I Finally Have a Name for Those Tiny Red Bugs That Pop Up Periodically

I Finally Have a Name for Those Tiny Red Bugs That Pop Up Periodically

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Dabney Frake
Jun 4, 2016
(Image credit: Steven Ellingson/Shutterstock)

You know them by their size (smaller than a pinhead) and their color (bright red). You see them every once in awhile crawling across the back of your hand, or on the kitchen countertop. But what exactly are these little guys?

Welp, they are clover mites. And they are pretty harmless. They eat grass and clover (hence the innocuous name) so they hang out in particularly lush lawns. They can be annoying if they make their way into the house in large numbers —which they sometimes do in the spring. You can often find them crawling near open window sills or the cracks they rudely used to come inside. They don't stick around long so, no matter how many congregate, you won't be stuck with them for long.

SHOULD YOU SQUASH THEM?

They won't bother you, so just leave ‘em alone. They don’t bite, eat clothing, or teach your children cuss words when you're not looking.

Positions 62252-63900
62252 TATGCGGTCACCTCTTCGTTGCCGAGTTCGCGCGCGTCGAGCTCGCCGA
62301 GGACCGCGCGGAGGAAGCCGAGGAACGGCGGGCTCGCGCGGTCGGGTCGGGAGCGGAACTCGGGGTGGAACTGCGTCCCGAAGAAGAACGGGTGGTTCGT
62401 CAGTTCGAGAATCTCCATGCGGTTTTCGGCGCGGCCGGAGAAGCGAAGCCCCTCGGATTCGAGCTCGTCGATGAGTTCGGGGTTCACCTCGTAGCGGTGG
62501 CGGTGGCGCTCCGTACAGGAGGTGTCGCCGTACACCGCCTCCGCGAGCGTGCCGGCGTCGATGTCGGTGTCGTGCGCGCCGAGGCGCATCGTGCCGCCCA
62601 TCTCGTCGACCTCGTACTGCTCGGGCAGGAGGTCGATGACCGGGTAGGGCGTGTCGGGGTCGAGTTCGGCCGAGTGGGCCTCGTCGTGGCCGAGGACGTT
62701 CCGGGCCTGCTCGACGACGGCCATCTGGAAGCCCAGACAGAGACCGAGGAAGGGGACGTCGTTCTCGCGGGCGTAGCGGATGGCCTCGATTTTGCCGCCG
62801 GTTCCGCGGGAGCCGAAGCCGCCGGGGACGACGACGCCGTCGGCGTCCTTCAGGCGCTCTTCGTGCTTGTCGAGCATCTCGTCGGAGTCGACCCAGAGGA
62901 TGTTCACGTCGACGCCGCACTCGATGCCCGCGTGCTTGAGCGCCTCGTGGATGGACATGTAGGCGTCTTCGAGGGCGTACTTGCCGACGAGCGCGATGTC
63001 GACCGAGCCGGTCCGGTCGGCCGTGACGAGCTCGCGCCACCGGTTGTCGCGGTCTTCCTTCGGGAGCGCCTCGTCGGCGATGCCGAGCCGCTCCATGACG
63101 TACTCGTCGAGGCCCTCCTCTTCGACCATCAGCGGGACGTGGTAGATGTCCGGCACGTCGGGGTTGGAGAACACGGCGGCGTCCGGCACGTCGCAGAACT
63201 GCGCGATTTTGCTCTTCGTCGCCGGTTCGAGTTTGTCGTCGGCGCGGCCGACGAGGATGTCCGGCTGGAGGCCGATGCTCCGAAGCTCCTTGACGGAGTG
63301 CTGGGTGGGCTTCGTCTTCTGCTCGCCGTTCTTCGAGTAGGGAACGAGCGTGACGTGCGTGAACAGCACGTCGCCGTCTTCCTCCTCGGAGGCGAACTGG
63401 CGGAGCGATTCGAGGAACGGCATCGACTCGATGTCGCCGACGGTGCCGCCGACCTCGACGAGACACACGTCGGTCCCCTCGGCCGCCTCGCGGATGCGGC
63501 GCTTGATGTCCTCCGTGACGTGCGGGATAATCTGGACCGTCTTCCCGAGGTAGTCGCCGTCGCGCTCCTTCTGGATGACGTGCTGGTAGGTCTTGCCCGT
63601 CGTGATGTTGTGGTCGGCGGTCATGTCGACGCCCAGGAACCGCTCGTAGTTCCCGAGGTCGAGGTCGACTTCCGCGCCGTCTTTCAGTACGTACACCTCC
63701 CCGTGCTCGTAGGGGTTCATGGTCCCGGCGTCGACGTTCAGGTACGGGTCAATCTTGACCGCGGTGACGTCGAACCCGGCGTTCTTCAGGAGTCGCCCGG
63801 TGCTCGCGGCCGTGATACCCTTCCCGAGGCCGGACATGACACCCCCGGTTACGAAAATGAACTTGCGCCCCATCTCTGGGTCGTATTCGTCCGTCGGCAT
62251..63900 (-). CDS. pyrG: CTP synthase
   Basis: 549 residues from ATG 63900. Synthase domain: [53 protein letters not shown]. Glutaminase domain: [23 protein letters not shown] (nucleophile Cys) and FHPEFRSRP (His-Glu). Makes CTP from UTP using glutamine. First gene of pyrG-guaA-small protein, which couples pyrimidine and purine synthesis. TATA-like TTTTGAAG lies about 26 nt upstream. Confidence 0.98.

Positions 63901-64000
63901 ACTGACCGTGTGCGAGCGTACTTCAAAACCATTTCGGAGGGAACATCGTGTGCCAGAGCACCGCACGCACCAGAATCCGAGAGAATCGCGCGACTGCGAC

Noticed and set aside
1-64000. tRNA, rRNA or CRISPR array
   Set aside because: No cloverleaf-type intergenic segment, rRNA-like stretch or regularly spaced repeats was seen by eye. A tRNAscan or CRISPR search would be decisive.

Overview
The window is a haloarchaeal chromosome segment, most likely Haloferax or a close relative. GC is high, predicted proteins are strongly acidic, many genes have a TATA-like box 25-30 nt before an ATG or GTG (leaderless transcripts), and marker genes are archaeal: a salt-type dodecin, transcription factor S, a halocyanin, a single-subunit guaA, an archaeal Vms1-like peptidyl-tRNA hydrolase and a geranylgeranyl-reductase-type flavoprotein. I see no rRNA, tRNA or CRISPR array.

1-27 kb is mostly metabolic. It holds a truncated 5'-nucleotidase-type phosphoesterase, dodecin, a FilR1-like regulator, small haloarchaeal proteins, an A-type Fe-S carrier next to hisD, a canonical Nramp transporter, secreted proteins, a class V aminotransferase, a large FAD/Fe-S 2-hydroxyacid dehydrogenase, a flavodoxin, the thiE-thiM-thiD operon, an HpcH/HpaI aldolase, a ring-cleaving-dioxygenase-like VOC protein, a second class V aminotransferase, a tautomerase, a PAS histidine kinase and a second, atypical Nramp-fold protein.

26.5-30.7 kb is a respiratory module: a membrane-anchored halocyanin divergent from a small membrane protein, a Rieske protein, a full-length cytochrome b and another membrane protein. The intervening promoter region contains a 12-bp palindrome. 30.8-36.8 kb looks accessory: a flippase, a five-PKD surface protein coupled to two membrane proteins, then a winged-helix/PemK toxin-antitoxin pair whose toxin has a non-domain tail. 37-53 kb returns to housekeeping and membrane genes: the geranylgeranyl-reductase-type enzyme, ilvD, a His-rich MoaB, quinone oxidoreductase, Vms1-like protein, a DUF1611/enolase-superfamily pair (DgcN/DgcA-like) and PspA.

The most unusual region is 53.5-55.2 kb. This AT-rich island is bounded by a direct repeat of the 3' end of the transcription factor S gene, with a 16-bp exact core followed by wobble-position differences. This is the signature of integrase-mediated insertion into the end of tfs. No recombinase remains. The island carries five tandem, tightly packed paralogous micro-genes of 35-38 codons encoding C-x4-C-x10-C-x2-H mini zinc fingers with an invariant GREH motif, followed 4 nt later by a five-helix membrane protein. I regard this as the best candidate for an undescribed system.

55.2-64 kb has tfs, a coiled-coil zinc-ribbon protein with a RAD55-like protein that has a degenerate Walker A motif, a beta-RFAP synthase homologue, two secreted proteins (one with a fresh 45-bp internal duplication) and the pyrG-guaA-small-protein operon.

Crushing them will leave a little red skid mark behind —something to think about if you're wearing something white or if your curtains are a light color. Don't worry though. It's not blood they sucked while you were sleeping. It's just smeared bug body pigment, which can easily be cleaned up with a paper towel or sponge.

If you are undeterred by the prospect of bug bits, take them out immediately with some dishwashing detergent and water. This won't deter them in the future, so from then on it's all about prevention.

PREVENTION

Preventing clover bites from coming into the house en masse falls, for the most part, under regular home maintenance. You deter them the same way you do other bugs and household pests: sealing up your home the best you can. This is kind of tough given their small size; clover mites can weasel their way through the tiniest of holes and cracks. Still, here's what to do:

  • Keep screens on all your windows and doors.
  • Seal any (even tiny) cracks or crevices to keep them from entering the home.
  • Make sure you don't have any gaps underneath your exterior doors.
  • Make a barrier between any grass and your actual home, using something like gravel.
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